Cell phone use may cause cancer: WHO
New York/Melbourne: Heavy use of mobile phones and other wireless communication devices could possibly cause cancer, the World Health Organisation has said and asked people to use texting and free-hands devices to reduce the risk.
The electromagnetic fields generated by such devices are "possibly carcinogenic to humans," the International Agency for Research on Cancer (IARC) announced at the end of an eight-day meeting yesterday in Lyon, France.
A group of 31 experts from 14 countries has "reached this classification based on its review of the human evidence coming from epidemiological studies", ABC News reported.
The experts also pointed to an increased incidence of glioma, a malignant type of brain cancer, International Agency for Research on Cancer (IARC) said in a statement.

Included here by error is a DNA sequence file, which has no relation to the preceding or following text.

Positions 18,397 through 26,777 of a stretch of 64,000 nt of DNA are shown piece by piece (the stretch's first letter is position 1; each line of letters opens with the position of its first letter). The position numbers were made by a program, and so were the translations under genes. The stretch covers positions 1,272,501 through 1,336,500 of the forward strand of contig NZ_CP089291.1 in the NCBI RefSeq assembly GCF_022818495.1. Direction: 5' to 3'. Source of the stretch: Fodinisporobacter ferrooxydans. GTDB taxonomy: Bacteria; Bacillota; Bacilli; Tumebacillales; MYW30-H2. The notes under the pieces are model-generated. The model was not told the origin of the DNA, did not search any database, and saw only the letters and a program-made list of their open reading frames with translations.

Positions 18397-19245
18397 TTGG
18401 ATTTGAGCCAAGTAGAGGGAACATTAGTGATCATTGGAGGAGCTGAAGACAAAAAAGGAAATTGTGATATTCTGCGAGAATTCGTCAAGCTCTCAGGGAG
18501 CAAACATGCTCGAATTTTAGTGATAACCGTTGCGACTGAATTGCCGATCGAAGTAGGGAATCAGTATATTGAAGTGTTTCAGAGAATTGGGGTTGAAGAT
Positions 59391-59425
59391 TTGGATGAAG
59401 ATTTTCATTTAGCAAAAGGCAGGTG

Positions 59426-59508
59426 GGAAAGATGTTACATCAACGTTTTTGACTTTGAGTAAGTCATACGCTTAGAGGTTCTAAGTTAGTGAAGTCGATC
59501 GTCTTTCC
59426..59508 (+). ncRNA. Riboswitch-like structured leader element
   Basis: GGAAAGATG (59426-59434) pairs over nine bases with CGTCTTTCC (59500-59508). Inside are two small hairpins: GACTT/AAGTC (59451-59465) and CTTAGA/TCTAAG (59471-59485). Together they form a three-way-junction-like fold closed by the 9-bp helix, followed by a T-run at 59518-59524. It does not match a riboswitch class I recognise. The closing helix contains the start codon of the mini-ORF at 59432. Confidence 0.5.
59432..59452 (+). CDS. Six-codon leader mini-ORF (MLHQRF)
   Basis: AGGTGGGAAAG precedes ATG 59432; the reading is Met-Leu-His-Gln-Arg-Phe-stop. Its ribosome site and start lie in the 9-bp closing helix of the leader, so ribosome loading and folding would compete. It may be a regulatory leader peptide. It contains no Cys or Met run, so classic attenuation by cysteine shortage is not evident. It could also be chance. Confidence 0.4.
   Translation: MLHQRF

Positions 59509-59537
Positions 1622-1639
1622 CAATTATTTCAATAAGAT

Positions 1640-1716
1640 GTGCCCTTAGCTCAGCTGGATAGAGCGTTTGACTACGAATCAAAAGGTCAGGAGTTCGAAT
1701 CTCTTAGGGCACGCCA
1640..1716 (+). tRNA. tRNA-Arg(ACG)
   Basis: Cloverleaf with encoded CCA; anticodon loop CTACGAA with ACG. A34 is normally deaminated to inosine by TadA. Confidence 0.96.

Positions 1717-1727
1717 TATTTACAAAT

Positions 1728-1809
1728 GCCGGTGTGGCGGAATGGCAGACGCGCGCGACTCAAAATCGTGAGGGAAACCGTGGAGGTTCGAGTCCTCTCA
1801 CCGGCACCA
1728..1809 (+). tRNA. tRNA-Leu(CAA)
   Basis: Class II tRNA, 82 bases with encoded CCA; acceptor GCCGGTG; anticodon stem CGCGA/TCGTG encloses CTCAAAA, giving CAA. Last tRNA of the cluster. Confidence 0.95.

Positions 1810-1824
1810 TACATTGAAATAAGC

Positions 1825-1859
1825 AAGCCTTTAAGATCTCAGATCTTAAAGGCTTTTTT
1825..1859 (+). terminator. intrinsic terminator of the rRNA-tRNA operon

The number of mobile phone subscriptions is estimated at 5 billion globally.
"The conclusion means that there could be some risk, and therefore we need to keep a close watch for a link between cell phones and cancer risk," said Jonathan Samet from the University of Southern California, the Chairman of the group of scientists.
The IARC, which is part of the WHO, cautioned that current scientific evidence showed only a possible link, not a proven one, between wireless devices and cancers.
"It is important that additional research be conducted into the long-term, heavy use of mobile phones," Christopher Wild, director of the IARC said.
"Pending the availability of such information, it is important to take pragmatic measures to reduce exposure such as hands-free devices or texting."